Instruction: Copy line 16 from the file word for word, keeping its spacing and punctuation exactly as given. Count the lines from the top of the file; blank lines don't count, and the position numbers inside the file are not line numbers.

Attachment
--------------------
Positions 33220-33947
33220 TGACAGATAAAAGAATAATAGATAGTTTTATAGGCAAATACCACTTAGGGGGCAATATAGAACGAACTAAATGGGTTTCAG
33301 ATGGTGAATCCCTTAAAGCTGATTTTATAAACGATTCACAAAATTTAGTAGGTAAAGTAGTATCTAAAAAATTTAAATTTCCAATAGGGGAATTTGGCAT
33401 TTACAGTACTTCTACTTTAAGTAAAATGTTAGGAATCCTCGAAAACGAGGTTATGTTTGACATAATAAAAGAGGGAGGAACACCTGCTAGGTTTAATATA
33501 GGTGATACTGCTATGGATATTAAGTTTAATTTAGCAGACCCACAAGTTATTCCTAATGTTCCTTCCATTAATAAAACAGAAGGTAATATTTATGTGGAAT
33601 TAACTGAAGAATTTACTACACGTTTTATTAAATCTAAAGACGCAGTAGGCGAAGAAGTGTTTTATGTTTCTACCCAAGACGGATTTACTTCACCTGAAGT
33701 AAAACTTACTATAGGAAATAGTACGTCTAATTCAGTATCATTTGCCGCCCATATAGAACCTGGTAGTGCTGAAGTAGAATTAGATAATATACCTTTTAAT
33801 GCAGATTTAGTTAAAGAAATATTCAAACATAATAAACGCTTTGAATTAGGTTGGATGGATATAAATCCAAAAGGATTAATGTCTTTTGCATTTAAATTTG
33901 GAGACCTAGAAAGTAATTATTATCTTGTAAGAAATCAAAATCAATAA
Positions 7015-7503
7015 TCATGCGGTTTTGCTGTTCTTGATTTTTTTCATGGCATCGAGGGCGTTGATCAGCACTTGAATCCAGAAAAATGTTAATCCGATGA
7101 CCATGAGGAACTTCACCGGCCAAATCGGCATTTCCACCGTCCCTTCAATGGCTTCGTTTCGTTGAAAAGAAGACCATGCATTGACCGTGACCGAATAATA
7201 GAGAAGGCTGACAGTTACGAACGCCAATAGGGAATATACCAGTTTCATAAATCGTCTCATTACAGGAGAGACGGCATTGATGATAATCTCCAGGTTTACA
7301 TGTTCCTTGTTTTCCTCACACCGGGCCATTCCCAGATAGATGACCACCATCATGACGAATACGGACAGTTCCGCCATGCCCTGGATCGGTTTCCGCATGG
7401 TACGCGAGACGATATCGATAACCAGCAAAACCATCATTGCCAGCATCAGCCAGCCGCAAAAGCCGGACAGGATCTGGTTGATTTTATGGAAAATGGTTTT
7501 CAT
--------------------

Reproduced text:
7501 CAT